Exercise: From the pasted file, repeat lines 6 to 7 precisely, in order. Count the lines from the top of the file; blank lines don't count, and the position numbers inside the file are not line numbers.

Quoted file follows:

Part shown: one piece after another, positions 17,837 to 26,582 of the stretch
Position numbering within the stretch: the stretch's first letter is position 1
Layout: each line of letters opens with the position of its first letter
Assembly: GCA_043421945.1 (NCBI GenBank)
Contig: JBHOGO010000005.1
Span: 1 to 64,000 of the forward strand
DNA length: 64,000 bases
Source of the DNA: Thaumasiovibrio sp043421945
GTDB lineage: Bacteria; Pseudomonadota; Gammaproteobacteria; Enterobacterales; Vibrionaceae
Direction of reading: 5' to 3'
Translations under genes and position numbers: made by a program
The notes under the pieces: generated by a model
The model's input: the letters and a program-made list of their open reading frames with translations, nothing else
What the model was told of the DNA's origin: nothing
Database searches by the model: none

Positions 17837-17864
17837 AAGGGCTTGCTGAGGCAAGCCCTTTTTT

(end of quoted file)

Span: 1 to 64,000 of the forward strand
DNA length: 64,000 bases